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Ronda Rousey: UFC Signs First Female Fighter

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RONDA ROUSEY
Gene La Belle, Ronda Rousey in attendance for 4th Annual Fighters Only World Mixed Martial Arts (MMA) Awards, Palms Casino Resort Hotel, Las Vegas, NV November 30, 2011. (James Atoa/Everett Collection) | CP

MONTREAL - Strikeforce bantamweight champion (Rowdy) Ronda Rousey has become the first female fighter to join the UFC.

UFC president Dana White called the former Olympic judo bronze medallist "the whole package."

"This girl is nasty," White told "The Jim Rome Show."

"She might be beautiful on the outside but she's a Diaz brother on the inside." he added, referring to the prickly Nick and Nate Diaz. "She's a real fighter and she's very talented."

Rousey (6-0) has won all of her MMA fights in the first round via armbar. She is coming off an August win over Victoria's Sarah Kaufman and previously beat Julia (The Jewel) Budd of Port Moody, B.C.

"Okay I admit it...I'm officially a @ufc fighter :) SO excited! Can't wait to debut! Let @danawhite know who you want my 1st opponent to be!," tweeted Rousey.

The 25-year-old California fighter has become something of a media darling of late, profiled in Sports Illustrated and featured on the cover of ESPN The Magazine's body issue.

Since dethroning champion Miesha Tate in March, Rousey has helped ring the bell to open the NASDAQ trading day and spoken to the New York and California state senates about her sport.

The five-foot-six 135-pounder has wasted little time making her name. Rousey's pro MMA career has lasted all of seven minutes 39 seconds in the cage

Only one of her fights has taken more than a minute. Tate lasted four minutes 27 seconds before tapping out.

Rousey made her name in Strikeforce, which is owned by the UFC. But the UFC reportedly plans to shut Strikeforce down and the signing of Rousey signals the start of a new era for women in the promotion.

The UFC has already showcased Rousey in a well-documented cameo as a guest coach on an episode of "The Ultimate Fighter'' reality TV show.

In the past, White has insisted there isn't enough depth to support women's MMA. But he says he does have a good selection of opponents for Rousey in the 135-pound division.

The other big name in women's fighting is Brazilian Cris (Cyborg) Santos, but the Strikeforce featherweight (145-pound) champion has trouble making Rousey's weight class and is currently serving a one-year drug suspension.

Former star fighter Gina Carano has moved on to a movie career.

Rousey comes from a distinguished judo background. Mother AnnMaria de Mars, in 1984, was the first American to win a world judo championship.

Ronda had her first judo tournament on her 11th birthday. At 17, she was the youngest judo competitor at the Athens Olympics despite tearing her anterior cruciate ligament in 2003.

In 2008, she won a bronze medal in Beijing. She lost her quarter-final to a former world champion but reached the medal podium via the repechage.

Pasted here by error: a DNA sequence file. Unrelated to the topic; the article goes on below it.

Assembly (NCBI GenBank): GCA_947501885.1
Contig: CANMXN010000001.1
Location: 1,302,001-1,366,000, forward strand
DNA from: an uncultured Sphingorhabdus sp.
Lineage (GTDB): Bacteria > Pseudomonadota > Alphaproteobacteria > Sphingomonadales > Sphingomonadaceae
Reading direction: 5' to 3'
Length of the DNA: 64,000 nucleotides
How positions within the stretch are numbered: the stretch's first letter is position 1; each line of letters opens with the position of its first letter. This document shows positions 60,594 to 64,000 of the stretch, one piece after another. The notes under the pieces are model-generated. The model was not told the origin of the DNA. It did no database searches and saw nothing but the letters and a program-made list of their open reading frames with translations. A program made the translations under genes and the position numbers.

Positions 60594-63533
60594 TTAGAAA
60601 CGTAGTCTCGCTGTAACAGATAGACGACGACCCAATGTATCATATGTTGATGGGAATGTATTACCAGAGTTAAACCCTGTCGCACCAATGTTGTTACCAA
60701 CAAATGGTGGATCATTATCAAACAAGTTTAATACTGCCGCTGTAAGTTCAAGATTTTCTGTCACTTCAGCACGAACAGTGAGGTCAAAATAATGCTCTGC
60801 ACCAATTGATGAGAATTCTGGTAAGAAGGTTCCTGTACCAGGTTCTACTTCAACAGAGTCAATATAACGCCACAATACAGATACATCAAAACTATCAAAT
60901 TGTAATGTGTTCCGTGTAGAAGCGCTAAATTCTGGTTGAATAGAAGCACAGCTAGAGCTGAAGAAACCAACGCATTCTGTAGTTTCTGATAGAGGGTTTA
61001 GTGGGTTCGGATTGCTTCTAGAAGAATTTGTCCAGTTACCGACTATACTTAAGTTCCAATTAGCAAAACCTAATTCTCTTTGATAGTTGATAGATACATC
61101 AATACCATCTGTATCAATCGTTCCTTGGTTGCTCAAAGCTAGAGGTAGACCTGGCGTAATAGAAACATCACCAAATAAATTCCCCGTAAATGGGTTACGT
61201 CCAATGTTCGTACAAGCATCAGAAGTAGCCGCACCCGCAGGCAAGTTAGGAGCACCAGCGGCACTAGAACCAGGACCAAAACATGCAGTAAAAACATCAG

Her judo training has taken her to Montreal in the past.

"I absolutely loved it — it was one of my favourite time periods actually when I was training," she told The Canadian Press in a 2011 interview. "The only thing that kind of sucked was I didn't have a car and I was very dependent on public transportation. Waiting in a blizzard at a bus stop to go to a gym was not that cool.''

Rousey had planned to take a year off after Beijing. In the interim, she worked as a bartender and narrowed her career choices to being a rescue swimmer for the Coast Guard or MMA fighter.

Her first pro fight was a 25-second submission win over Ediane Gomes in March 2011.

The armbar is her mother's move, she said.

"It's kind of been drilled into my head ever since I was a little kid ... to the point that I don't even think about it. It just kind of comes naturally.''

"I tell people it's kind of like doing algebra. If you understand the concept of algebra, it's easy to solve any kind of equation. You don't have to practise doing one equation over and over and over again so you get good at solving that (one equation)."

Prior to signing with Strikeforce last year, Rousey was juggling three jobs while trying to train as a fledgling MMA fighter.

She worked overnights in a gym, taught judo during the day and worked as a canine physical therapy assistant. The jobs took a toll.

"I ended up driving back from a graveyard shift, I just fell asleep while driving and smashed my face into the steering wheel," Rousey told The Canadian Press earlier this year. "That's why I have a deviated septum, not from getting punched in the face, but from having my car run into my face."

The ESPN magazine shoot showed a smiling Rousey with her hands — covered in pink wrap with the logo Built to Fight — in a punching stance with a tattoo of the Olympic rings just visible at the top of her thigh.

"I'm like a Monet," she told the magazine. "From far away, I can look like a prissy model, but when you come closer you see the wear and tear of a fighter.

"Women don't have to trade their femininity for athleticism," she continued. "And you don't have to look like an anorexic eight-year-old to be considered beautiful. Skinny girls look good in clothes but fit chicks look good naked."

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